Working as a Digital Marketer, you would have definitely faced the above situation. Marketers in an organization will be running multiple campaigns across various channels, some of these campaigns will be aimed at driving brand awareness while others will be aimed at driving engagement or direct conversions.
A user typically interacts with multiple channels or campaigns before converting, consequently it is unjust to attribute the entire conversion to a single channel.
Most of the sophisticated analytics tools in the market allows you to track the entire journey of your customers. These tools also have predefined campaign attribution models. Let us try and analyze some of the most commonly used models with the following sample user journeys –
The Last Click(LC) or the Last Non-Direct Click(LNDC) is the most common attribution models used nowadays. The LC model attributes the entire conversion to the last channel whereas the LNDC model attributes the entire conversion to the Last Non-Direct Channel.
If we analyze the six user journeys using the LC or the LNDC models, we might end up reducing our spends on the Youtube Video Ad even though the campaign has been very efficient in driving acquisitions. Consequently, using LC or LNDC does not seem to be an optimal strategy.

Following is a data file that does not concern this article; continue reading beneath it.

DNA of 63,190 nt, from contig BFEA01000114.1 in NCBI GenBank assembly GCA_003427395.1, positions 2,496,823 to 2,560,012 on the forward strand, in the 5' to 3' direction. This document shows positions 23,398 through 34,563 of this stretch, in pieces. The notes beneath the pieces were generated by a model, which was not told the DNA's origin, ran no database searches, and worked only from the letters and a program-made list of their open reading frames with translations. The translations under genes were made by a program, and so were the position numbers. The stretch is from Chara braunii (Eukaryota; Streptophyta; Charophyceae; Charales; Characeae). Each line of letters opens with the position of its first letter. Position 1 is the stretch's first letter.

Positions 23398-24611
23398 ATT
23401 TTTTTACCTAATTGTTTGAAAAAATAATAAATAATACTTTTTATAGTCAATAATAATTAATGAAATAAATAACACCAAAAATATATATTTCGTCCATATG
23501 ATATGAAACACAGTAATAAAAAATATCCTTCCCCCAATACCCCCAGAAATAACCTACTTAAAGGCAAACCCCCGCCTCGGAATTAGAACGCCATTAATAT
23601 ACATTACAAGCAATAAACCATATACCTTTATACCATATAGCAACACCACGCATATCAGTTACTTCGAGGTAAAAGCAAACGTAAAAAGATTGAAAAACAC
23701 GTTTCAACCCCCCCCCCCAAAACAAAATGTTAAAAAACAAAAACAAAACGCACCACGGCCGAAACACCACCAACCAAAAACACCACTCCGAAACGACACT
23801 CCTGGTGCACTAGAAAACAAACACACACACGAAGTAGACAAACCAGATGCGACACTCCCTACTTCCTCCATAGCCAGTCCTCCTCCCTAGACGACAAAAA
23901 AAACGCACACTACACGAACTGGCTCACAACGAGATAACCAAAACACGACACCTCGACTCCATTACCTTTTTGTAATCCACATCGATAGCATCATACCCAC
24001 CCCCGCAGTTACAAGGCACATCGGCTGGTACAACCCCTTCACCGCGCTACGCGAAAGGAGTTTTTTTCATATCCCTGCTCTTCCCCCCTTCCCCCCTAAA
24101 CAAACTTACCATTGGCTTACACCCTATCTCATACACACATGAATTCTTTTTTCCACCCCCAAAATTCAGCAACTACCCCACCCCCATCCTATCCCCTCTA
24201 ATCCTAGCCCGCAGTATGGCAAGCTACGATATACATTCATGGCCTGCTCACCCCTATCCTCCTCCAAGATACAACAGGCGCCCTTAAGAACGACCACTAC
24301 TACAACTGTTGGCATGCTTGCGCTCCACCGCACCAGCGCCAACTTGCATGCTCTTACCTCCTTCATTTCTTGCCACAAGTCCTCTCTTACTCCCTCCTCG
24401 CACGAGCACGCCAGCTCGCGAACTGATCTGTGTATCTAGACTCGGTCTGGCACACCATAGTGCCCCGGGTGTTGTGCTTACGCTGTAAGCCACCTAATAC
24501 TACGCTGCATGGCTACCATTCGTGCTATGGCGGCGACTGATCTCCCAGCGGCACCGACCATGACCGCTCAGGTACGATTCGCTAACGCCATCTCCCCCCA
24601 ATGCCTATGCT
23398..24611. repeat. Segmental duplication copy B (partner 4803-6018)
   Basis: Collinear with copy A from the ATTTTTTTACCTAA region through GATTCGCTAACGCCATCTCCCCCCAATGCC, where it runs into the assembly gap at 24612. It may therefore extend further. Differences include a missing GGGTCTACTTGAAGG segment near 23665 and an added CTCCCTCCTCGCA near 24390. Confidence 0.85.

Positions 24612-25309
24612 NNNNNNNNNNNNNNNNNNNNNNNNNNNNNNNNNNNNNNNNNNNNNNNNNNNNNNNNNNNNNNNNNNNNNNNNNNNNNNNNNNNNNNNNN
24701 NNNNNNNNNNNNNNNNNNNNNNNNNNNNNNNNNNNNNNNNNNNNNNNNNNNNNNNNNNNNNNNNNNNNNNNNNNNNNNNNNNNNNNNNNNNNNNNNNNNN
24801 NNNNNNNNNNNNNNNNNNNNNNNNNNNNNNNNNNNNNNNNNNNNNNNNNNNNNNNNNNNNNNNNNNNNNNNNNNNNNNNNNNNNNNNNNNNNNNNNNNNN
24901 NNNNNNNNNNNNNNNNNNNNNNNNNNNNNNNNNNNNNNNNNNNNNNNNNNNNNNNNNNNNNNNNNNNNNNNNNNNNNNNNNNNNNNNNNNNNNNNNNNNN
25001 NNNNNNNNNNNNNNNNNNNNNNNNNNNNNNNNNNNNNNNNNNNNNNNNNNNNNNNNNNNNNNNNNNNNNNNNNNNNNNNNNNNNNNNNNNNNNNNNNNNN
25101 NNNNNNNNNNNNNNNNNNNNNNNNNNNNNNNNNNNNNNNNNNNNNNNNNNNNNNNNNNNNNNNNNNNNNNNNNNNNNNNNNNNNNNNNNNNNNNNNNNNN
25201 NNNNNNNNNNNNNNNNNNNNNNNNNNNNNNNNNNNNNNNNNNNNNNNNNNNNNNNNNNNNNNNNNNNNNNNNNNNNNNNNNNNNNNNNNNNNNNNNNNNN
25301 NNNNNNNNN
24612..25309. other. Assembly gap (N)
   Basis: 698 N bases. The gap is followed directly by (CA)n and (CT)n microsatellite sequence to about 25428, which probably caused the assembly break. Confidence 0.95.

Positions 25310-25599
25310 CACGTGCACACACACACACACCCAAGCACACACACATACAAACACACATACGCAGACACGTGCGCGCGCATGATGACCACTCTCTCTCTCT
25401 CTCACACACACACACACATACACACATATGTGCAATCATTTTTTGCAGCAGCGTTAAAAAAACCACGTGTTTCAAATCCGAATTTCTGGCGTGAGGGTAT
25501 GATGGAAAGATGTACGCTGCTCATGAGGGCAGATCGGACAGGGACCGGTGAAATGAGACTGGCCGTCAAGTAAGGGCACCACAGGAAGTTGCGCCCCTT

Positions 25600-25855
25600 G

Another commonly used attribution model is the First Click Model(FC) which attributed the entire conversion to the first channel. We analyze the user journeys using the FC model, we might end up spending only on the Youtube Video Ads. Though the Youtube Video Ads have been effective in acquiring new users, the Ads have not been instrumental in driving conversion. Concludingly, leveraging FC model does not seem to be an optimal strategy either.
A Linear Attribution Model distributes the conversion equally among all the channels in a conversion path. If we try analyzing the journey for User F using the linear attribution model, The fractional contribution of Facebook Ad, Google Search Ad, and Youtube Video Ad will only be (1/110) each in the conversion (110 is the total number of channels is the channel sequence for User F). The contribution of the direct channel will be (107/110) as the user has used the directly channel 107 times to navigate to the website.
Even if we consider other attribution models such as The Position-Based Model or The Time Decay Model, all these models are driven by rules based on human intuition and not data. Moreover, none of the models considers the position or the frequency of occurrence of different channels.
Please refer to the article to know more about the various attribution models.
We now know that considering the position and the frequency of occurrence of channels can be instrumental in designing an optimal attribution model.
In the next blog in this series, we will be talking about one of the most effective mechanisms for assigning conversions to channels based on the position and the frequency of occurrence.